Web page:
As a part of a new series, we turn the spotlight on members of the UConn Sport Management Program (SMP) Alumni Community, focusing on the diversity of experience and breadth of knowledge they have gained within the industry. Designed to help current and future SMP students learn to navigate and understand the real-world intricacies of sport management, we thank SMP alumni for their valuable contributions and insight. Today, Tim Moriarty (M.A. in Sport Management, UConn 1993), shares a “SportStory” about managing a crisis and improving operational plans from the experience.
While doing my pre-game walk around prior to the start of a men’s basketball game at Gampel Pavilion, a fan flagged me down with a medical emergency. When I arrived at the person’s seat, I discovered that he was in serious distress, turning blue and appearing to have a hard time breathing. I radioed down the floor to another colleague who was next to the team doctor, who came up along with the paramedics to provide aid. Before it was over, I had to run to the doctor’s office in the building to retrieve the defibrillator kit while they performed CPR.
Thankfully, the man survived, and after this incident we decided to change the locations of where EMT/firefighters were stationed during games, in order to improve the potential medical response time for spectators. The experience taught me that during an event you have to be prepared for anything and be able to adjust on the fly; afterwards, it’s important to learn from your experiences and take corrective action.
Alumni “SportStory”: Ashley Combs & the Spur’s Learn & Play Center
As a part of a new series, we turn the spotlight on members of the UConn Sport Management Program (SMP) Alumni Community, focusing on the diversity of experience and breadth of knowledge they have gained within the industry. Designed to help current and future SMP students learn to navigate and understand the real-world intricacies of sport management, we thank SMP alumni for their valuable contributions and insight. Today, Ashley Combs (Master of Education – Sport Management, UConn 2014), shares a “SportStory” about helping to deliver a remarkable community legacy project with the San Antonio Spurs:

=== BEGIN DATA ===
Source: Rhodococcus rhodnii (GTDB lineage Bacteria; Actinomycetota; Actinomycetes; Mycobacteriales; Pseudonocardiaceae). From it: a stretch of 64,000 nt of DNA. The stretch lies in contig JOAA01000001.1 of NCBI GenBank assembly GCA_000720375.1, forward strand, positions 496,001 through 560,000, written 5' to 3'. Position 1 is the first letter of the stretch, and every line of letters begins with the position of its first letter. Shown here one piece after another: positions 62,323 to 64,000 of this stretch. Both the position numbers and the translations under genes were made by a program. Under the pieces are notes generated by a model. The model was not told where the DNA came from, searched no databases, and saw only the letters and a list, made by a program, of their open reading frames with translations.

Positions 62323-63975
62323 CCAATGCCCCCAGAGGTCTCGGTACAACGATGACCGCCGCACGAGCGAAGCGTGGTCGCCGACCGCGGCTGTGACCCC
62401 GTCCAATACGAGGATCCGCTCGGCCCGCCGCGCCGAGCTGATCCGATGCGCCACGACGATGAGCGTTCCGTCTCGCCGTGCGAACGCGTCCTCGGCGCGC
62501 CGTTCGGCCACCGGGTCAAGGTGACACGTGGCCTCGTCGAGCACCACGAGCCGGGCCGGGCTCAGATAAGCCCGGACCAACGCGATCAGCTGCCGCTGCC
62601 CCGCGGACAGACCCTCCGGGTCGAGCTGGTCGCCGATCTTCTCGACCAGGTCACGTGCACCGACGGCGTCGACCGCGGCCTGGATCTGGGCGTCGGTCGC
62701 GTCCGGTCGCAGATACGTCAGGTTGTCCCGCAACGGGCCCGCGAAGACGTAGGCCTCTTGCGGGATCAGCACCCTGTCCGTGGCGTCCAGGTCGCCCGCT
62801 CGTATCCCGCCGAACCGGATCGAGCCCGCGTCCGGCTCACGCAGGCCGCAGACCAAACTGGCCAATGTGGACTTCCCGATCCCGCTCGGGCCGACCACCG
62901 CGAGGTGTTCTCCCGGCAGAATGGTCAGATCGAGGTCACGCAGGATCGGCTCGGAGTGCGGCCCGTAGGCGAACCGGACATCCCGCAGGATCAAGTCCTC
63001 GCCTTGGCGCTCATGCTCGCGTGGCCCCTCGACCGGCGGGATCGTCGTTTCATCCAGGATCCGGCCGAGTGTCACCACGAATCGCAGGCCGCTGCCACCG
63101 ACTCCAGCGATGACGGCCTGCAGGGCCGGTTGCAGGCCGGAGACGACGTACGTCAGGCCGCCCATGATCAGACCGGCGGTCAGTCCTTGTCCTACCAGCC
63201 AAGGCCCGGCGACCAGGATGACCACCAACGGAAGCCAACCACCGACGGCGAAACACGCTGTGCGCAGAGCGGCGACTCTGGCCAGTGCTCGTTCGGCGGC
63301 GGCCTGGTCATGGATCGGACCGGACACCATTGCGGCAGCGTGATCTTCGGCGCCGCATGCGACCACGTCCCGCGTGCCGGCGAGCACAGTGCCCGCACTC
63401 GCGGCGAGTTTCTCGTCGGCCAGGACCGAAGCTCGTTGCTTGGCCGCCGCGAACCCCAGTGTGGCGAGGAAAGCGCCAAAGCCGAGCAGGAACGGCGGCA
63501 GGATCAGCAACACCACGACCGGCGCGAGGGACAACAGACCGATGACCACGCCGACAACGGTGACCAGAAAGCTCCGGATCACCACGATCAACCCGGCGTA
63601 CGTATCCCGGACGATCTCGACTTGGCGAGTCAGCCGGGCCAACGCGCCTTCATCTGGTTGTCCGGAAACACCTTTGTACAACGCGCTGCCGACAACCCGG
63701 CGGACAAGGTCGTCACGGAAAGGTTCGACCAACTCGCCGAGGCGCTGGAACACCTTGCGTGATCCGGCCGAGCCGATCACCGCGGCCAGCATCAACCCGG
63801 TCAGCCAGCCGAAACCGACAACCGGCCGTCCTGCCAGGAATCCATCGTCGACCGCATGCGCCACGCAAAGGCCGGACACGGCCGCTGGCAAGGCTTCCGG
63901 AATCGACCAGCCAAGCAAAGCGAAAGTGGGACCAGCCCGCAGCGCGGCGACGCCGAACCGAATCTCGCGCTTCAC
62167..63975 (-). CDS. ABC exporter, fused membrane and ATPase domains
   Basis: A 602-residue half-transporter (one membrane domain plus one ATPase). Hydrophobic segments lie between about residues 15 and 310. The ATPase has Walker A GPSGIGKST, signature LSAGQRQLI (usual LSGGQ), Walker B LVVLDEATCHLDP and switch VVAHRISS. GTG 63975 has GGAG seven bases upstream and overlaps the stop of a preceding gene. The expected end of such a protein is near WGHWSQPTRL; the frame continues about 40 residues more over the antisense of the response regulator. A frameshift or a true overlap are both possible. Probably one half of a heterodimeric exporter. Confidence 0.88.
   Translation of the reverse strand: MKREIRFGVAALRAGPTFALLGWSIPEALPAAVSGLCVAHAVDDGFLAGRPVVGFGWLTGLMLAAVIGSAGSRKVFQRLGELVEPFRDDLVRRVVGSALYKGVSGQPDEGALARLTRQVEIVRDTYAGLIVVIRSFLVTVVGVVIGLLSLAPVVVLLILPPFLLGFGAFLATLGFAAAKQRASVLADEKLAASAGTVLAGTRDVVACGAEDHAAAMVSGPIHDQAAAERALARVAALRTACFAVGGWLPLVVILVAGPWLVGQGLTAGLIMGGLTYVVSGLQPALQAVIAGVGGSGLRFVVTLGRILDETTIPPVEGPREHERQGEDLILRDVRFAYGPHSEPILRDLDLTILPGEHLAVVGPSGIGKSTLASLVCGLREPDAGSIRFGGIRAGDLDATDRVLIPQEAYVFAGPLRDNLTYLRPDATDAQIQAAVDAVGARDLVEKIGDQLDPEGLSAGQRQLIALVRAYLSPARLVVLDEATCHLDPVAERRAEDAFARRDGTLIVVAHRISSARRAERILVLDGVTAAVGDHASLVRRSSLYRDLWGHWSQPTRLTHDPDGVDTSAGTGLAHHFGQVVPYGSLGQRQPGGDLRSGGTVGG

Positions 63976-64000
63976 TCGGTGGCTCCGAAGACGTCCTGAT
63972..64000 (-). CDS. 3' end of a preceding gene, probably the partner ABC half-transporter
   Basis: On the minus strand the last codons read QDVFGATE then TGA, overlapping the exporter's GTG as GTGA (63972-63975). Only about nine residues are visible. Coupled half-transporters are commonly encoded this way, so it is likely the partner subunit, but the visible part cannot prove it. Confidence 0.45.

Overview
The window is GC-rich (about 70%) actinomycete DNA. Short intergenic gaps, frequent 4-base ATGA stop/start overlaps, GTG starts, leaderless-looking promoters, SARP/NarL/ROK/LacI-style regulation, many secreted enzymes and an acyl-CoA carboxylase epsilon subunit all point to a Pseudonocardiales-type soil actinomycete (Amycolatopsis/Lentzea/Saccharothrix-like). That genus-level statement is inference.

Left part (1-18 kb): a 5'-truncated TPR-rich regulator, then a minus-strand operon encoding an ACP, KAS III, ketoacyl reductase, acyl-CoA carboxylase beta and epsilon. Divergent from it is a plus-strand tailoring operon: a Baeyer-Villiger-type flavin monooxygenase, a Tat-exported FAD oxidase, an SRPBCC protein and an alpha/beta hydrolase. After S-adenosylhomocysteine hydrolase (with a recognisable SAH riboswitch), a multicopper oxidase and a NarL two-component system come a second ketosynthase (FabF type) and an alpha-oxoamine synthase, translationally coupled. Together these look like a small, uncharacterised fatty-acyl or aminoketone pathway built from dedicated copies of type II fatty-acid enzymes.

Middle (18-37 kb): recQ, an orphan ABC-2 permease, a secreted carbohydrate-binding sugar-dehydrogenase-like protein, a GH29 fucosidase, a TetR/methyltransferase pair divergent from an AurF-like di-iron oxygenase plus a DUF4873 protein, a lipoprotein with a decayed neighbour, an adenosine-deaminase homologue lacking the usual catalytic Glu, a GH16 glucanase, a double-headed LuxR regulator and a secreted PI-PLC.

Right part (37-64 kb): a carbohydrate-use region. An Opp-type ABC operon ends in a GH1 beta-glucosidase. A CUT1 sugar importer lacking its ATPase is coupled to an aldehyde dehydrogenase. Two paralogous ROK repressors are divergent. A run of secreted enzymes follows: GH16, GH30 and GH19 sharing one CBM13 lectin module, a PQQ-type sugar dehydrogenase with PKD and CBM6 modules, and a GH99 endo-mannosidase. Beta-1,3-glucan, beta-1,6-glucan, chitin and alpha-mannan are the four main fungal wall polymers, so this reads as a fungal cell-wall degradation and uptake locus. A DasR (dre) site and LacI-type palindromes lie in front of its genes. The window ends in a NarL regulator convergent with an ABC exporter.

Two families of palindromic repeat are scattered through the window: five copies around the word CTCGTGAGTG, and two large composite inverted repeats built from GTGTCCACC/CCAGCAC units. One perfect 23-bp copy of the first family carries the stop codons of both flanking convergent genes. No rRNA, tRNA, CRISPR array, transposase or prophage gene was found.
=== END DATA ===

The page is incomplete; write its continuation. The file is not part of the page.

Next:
Growing up, I always imagined that I would work for an NBA team, but I had never considered what it might feel like to be a part of a team that was competing to win an NBA championship. Further, I never imagined that I would work on a project that would serve as an integral part of my organization’s NBA Finals experience. The San Antonio Spurs’ run in 2013 was memorable, but my 2014 NBA Finals experience included working on a project that would teach me a great deal about how to be a successful leader.
During the NBA Finals, participating teams are asked to create a new Learn & Play Center that will serve the community. Work on the project begins in April and if your team makes it, will culminate in a nationally televised event where current and former players help to dedicate the new space. The 2014 project had both challenges and highlights. Some of the challenges faced included getting enough funding to create the type of lasting impact that we were hoping to create. Deadlines also served as a major challenge, as the opportunity to complete and display all the hard work that my group put in depended solely on the work that our team did on the basketball court.
I also had to manage not only multiple elements of the project, but also colleagues from our team and the NBA, vendors, etc. to execute the project. The project was all worth it when we finally unveiled our newest Learn & Play Center. The school that we worked with, its students, our players, executives and local dignitaries were blown away by the work we had done and acknowledged that the contributions that we made would be impacting the quality of education that students in our community would experience for years to come.
Check out a great video snapshot of the Spur’s Learn & Play Center by clicking here.